One of the hardest things to do when diagnosed with cancer is tell your loved ones. It becomes even more difficult when parents have to reveal their diagnoses to young children. Katherine Simpson-Jacobs from Suffolk found this out firsthand when she was diagnosed with early-stage breast cancer in August 2013.
Mother of two young girls aged four and six, Simpson-Jacobs found it extremely hard to break the news of her cancer to her daughters. This put additional pressure on her in an already stressful situation. Unable to break the news, she initially kept the news to herself and her husband. She feared the girls wouldn’t understand, and, more importantly, she did not want to scare them. Simpson-Jacobs made it a point to secretly attend her hospital appointments.
Unsure of how to break the news, she turned to nurses and advisers at the breast cancer information center. She was looking for any books or resources that could help her explain the situation to her daughters in a friendly and comprehensible manner. The unanimous recommendation was a book called “Mummy’s Lump.” Unfortunately for Simpson-Jacobs, it turned out to be of very little help, as it depicted women undergoing chemotherapy. She, on the other hand, was undergoing radiotherapy sessions.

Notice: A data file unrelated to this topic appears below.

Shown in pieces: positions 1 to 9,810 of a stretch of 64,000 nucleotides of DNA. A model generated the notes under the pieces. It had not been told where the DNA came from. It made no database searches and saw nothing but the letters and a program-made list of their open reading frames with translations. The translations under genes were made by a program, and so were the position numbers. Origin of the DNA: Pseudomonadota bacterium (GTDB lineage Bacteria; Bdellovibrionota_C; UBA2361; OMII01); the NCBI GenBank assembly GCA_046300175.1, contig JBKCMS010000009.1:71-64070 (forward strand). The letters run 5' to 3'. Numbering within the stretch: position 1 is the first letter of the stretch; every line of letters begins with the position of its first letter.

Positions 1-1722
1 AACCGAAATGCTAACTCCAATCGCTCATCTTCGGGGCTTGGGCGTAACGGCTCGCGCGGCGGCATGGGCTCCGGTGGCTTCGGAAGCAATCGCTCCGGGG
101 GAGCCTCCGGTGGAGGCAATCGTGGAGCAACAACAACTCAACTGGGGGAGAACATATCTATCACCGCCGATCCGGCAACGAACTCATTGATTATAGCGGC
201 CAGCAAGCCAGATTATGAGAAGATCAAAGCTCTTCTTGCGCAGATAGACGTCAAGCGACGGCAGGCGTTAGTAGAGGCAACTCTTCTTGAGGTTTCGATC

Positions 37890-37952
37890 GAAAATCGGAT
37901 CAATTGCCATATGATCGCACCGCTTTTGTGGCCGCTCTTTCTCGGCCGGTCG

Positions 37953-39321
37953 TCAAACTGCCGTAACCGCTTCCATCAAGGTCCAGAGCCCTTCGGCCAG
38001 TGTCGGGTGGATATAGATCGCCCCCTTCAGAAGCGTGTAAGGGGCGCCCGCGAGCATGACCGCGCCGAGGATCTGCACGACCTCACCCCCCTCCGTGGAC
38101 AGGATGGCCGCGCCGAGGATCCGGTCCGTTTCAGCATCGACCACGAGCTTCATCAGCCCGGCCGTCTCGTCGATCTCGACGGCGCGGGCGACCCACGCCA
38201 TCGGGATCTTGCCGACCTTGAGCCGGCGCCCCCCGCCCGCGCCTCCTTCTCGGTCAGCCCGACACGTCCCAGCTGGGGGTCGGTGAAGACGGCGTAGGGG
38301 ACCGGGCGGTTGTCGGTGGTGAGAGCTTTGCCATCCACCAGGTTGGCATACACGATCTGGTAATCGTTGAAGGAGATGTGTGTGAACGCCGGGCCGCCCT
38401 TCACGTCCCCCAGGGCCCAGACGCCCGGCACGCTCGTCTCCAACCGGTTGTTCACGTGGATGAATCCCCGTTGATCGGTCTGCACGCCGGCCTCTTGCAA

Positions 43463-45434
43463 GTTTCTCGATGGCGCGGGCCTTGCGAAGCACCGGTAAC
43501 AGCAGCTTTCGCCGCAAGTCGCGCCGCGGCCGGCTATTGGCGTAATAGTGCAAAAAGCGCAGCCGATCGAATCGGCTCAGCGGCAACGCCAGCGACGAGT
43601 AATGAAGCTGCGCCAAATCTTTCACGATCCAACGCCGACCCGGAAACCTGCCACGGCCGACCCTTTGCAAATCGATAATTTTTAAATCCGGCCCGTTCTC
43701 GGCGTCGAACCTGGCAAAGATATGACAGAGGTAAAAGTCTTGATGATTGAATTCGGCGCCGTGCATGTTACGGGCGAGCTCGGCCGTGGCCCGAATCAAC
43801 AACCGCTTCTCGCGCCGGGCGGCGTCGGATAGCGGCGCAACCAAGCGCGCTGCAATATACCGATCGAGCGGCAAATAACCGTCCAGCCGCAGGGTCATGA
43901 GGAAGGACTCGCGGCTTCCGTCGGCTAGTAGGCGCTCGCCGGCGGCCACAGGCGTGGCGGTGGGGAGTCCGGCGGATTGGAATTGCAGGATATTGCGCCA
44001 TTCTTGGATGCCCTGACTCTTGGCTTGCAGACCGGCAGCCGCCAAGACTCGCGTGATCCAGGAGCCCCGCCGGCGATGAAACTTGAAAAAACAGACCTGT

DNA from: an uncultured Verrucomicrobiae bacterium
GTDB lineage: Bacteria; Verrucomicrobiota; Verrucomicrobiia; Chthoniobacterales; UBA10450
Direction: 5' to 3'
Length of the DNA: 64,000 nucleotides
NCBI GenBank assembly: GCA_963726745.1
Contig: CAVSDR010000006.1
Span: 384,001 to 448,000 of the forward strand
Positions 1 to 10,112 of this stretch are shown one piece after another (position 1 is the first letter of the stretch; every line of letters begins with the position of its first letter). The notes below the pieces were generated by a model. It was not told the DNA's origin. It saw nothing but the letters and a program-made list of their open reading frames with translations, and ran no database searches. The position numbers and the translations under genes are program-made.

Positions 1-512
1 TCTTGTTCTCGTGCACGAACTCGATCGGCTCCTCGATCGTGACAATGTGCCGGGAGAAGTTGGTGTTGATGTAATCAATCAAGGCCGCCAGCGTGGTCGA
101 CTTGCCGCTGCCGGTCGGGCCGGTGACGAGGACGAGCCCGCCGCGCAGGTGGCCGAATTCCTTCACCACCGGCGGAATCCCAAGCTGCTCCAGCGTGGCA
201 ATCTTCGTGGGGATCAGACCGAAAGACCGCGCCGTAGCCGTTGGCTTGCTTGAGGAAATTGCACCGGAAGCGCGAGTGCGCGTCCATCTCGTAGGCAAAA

Simpson-Jacobs could not find any other books or resources that suited her situation. This predicament presented a great opportunity. She came up with the idea of writing a book specifically for children that would raise awareness and educate them about cancer. It was a great idea to help parents break the news of cancer diagnoses to their young children. The idea soon turned into reality, and the book “What We Did When Mummy Got Cancer” was published.
Many families struggle to break the news of a cancer diagnosis to the children in their family. Simpson-Jacobs’ book helps them overcome it and explain the diagnosis in a way that children can understand. Visit our post here for tips on how to talk to your kids about cancer.Whizzco